This may be more boring than my past posts, but instead of just talking to hear myself think, this time I actually want to chronicle something that we’re doing so I can look back after we’ve finished and see what the $*@% I was thinking. And since we started this little epic about 3 weeks ago, this post is a shade late. Sorry.
About three weeks ago, our Bible study decided to host a 13-week course on finances called Dave Ramsey’s Financial Peace University. Clayton and I have been familiar with Dave Ramsey for a while–as I’m sure most people would be at least a little interested in a guy who first became a millionaire at age 26, lost it all so bad he filed for bankruptcy (when the bank called in his debts all at once), and then made it all back again.
So we’ve been doing the video coursework for FPU, but it wasn’t until Week 3 that Clayton and I finally tried the Envelope System Dave recommends using. Basically, the idea is that you make a balanced budget (you start with your income that month as a starter number, then subtract your expenses–including tithing/giving, savings, etc.–until your end number is back to zero), and then pay with cash for certain items, like most retail purchases. The idea is, when the money runs out, you stop spending in that category. Boom. Instant way to keep to your budget.
I was REALLY doubtful about this. Like, pick-a-fight-every-time-we-try-to-do-the-budget kind of doubtful. It wasn’t that I wasn’t fully committed to doing it–it’s that I was more “committed to doing it until it got hard.” Which is kinda the story of my life. And since it involves numbers, budgeting is automatically on my It’s Too Hard List. I wanted to do it, I knew we needed to do it, but I also wanted it to be fairly easy reasonable.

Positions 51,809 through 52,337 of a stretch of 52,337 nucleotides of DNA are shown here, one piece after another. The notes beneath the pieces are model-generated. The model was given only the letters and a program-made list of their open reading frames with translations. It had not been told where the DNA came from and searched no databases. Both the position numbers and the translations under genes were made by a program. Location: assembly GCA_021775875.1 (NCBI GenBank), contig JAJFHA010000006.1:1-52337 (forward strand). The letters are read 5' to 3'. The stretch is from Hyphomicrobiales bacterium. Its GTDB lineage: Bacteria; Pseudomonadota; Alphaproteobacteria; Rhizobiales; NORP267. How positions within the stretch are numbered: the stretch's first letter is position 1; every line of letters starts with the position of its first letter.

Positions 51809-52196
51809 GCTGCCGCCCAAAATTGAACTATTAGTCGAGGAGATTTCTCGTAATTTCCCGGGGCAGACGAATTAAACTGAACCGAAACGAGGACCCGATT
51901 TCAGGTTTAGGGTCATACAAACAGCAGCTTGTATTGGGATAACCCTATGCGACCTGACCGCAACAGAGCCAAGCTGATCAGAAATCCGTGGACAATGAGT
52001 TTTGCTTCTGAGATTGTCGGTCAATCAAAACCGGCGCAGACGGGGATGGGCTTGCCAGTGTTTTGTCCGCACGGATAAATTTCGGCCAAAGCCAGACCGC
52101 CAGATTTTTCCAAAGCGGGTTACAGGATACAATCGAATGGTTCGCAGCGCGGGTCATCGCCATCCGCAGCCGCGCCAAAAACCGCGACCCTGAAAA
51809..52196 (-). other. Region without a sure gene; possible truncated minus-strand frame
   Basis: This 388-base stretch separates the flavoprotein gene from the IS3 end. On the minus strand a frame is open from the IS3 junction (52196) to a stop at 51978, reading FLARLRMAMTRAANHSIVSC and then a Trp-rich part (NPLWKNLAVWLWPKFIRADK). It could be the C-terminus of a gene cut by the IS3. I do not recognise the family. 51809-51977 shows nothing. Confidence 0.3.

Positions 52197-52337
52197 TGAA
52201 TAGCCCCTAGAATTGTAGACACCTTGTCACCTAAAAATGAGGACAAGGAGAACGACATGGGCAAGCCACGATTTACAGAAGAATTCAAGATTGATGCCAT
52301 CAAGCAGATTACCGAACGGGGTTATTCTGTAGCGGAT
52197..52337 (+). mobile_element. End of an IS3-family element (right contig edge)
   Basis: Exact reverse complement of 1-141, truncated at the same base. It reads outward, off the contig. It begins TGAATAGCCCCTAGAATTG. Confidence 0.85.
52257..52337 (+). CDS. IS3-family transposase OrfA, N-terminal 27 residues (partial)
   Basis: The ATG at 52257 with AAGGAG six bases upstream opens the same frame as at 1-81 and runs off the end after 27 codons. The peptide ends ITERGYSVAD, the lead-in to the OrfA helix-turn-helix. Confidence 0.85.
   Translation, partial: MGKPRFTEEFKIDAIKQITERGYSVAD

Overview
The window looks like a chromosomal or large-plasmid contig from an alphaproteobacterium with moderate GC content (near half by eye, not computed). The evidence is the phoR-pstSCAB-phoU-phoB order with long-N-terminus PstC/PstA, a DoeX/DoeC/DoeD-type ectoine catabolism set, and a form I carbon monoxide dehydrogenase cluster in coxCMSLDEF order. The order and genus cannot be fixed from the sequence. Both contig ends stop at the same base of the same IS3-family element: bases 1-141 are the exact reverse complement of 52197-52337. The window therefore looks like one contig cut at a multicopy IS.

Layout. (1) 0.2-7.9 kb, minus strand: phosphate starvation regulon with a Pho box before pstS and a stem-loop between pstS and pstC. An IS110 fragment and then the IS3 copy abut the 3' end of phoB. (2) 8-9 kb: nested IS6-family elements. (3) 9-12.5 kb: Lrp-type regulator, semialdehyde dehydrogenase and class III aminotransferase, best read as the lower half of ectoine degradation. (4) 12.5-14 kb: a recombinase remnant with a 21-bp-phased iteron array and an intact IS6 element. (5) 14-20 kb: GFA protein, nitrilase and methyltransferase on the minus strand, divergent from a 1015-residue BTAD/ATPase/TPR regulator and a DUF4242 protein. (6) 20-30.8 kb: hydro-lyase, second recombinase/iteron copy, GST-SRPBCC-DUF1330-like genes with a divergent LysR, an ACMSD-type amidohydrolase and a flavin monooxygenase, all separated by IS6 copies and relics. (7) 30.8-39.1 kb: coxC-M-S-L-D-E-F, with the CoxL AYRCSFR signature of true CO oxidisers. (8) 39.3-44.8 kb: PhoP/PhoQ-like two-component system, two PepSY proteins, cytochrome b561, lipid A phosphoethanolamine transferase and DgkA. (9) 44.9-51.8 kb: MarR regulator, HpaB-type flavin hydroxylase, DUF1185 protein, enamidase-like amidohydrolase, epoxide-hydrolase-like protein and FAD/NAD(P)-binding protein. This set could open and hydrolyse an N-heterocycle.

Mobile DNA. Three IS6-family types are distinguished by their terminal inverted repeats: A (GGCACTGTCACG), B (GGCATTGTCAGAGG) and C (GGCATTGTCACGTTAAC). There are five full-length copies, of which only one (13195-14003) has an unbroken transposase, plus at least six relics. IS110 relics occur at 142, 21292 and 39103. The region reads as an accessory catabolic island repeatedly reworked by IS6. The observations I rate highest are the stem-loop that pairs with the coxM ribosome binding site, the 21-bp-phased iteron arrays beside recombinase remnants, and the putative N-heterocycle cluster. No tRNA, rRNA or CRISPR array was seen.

But these didn’t/did wants didn’t really add up. Our situation for all of our married life, up until a week ago, had more or less been to buy the stuff we wanted when we wanted to, without much regard for where our bank account was. Sure, we’d look at it once a month or so, to make sure we knew the general ballpark figure. But we didn’t really save up for purchases. We’d say we were going to save up, and then a month later we’d go buy it. Pretty haphazard, really. We weren’t completely ignorant of our money, but we were ignorant of where all of it was going.
Prime example: we discovered, when we’d sit down to make up a budget we never ended up following, that we had $1,200 left over that was essentially unaccounted for after we knocked off all the necessities. Then we’d look at each other quizzically and go “Why wasn’t that put in savings? Where did that much money go?” and then we’d look at our purchase history and see “Chilis,” “Akasaka Hibachi Grill,” “Logan’s,” “[whatever the name is of the little Mexican restaurant up the street].” Then we’d go “WOW. We LITERALLY ate $1,200 this month. That’s ridiculous!” Then we’d vow to eat at home more, follow that for a week, and then forget the resolution for another month.